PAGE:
Johns Hopkins scientists report success in figuring out how an experimental compound prevents mice from recognizing that it's time to eat, profoundly suppressing appetite and causing weight loss.
The compound, called C75, alters the natural balance of brain messengers that normally send signals of hunger during fasting and of satiety when full. In both lean and obese mice, C75 affects those signals, according to a report on the work in the Dec. 26 online version of the Proceedings of the National Academy of Sciences.
Obesity in humans is a major public health problem and is linked to a heightened risk of developing diabetes, stroke and heart disease. While mice are not men, there are common pathways in fundamental activities.
"If we can understand the pathway that triggers eating, we may be able to find safe ways to intervene," says Daniel Lane, Ph.D., professor of biological chemistry in the School of Medicine's Institute for Basic Biomedical Sciences. "We're close to figuring out how these neurotransmitters are connected, at least in mice, and what really affects their expression."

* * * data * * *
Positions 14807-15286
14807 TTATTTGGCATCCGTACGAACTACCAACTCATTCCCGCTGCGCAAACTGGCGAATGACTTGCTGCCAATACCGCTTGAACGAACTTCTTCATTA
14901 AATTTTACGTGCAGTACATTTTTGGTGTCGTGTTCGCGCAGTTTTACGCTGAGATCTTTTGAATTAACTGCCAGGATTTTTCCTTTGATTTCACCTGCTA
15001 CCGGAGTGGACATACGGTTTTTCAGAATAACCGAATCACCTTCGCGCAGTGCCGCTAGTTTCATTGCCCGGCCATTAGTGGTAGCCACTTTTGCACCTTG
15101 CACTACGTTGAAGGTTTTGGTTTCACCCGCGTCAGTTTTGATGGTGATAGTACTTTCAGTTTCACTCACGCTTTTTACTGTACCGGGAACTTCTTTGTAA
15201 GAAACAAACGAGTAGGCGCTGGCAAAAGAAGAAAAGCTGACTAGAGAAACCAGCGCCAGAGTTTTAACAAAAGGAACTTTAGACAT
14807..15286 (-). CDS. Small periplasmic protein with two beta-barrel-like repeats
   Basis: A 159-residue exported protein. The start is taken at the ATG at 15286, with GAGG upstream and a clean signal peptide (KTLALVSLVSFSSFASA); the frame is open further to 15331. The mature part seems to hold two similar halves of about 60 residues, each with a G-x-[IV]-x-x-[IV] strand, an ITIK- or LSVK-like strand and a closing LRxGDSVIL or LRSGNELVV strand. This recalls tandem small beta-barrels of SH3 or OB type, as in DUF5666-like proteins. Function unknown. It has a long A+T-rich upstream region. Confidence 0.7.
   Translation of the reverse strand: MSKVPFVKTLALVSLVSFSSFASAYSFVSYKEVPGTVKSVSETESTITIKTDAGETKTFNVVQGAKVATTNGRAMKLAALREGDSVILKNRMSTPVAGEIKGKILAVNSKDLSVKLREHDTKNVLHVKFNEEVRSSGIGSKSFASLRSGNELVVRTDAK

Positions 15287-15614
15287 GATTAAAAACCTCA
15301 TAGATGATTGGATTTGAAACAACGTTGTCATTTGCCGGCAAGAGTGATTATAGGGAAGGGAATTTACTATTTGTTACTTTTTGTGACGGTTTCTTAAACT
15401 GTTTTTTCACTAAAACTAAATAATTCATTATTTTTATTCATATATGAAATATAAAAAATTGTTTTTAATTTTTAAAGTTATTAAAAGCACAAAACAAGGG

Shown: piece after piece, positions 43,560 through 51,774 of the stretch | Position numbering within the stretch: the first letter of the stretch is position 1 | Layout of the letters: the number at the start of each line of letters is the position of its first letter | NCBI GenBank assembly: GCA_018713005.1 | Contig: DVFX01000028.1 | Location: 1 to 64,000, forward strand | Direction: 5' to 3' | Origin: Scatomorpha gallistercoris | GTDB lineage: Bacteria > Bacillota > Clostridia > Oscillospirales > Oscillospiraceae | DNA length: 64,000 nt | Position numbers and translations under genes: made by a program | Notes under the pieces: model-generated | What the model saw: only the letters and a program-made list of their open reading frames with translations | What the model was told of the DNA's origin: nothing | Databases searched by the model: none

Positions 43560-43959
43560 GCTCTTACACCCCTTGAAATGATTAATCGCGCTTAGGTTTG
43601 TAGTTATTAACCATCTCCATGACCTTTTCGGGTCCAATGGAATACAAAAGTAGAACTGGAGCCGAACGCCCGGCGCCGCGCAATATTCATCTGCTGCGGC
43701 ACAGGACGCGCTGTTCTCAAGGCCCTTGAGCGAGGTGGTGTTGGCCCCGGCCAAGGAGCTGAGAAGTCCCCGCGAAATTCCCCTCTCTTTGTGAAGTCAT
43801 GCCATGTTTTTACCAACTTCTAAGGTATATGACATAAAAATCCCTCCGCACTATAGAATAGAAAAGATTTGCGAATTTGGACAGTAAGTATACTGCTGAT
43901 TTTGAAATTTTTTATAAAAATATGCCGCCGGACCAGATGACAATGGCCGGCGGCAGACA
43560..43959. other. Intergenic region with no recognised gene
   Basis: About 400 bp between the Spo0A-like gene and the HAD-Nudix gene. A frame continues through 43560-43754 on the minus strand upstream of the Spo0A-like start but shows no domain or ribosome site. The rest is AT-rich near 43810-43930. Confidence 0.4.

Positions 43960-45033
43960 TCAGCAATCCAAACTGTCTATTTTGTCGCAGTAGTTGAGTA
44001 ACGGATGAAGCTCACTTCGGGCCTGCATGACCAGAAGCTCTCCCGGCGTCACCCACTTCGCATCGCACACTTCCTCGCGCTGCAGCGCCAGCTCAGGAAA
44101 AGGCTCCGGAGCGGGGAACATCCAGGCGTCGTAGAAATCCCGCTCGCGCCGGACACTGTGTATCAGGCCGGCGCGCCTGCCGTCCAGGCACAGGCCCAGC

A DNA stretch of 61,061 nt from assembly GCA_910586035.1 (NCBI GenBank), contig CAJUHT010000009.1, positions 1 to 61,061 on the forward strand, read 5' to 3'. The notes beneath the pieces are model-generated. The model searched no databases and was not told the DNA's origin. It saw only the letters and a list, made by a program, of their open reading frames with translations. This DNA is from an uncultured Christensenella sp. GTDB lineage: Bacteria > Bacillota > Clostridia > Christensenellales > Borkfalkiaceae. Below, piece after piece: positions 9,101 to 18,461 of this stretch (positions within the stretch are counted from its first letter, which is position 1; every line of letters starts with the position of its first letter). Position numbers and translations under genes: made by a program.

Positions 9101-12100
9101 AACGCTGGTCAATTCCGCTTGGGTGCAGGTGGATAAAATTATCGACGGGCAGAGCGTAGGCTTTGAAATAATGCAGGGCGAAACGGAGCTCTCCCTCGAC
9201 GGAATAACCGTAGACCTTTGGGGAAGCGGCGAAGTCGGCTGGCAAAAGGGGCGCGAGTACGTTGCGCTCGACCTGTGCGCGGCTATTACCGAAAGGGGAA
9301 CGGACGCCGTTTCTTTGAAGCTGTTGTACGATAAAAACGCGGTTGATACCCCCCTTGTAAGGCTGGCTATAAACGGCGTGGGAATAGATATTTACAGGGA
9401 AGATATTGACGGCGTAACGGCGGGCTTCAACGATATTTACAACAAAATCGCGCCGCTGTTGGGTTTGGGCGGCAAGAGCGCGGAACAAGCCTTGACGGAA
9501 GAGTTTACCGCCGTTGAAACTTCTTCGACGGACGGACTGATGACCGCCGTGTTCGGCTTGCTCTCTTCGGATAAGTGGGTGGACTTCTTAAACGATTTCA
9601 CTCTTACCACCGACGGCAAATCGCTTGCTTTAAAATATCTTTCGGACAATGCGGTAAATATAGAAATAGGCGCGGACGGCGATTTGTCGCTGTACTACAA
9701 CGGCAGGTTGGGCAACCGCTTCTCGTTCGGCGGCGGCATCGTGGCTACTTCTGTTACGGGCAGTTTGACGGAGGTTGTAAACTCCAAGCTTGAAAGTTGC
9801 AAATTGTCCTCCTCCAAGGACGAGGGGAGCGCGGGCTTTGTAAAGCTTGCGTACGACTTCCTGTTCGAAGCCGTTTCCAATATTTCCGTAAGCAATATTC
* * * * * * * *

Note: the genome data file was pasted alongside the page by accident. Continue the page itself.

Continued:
Building on the knowledge that C75 blocks the enzyme fatty acid synthase, which helps the body store energy, Lane and others last year reported that mice given C75 stopped eating and lost about 5 percent of their body weight in just a day.
In the new study of lean (normal) mice and mice genetically engineered to be obese, the scientists looked for changes in the appetite signals in animals that fasted for one day and those injected with C75. While neither group ate, mice injected with C75 had more of the "satisfied" signals and less of the "hungry" signals than other mice.
Normally, fasting dramatically increases the amounts of two neurotransmitters, AgRP and NPY. Coming from neurons in a particular area of the hypothalamus, a small structure inside the brain, these messengers tell the animal to eat. When f
Contact: Joanna Downer
Johns Hopkins Medical Institutions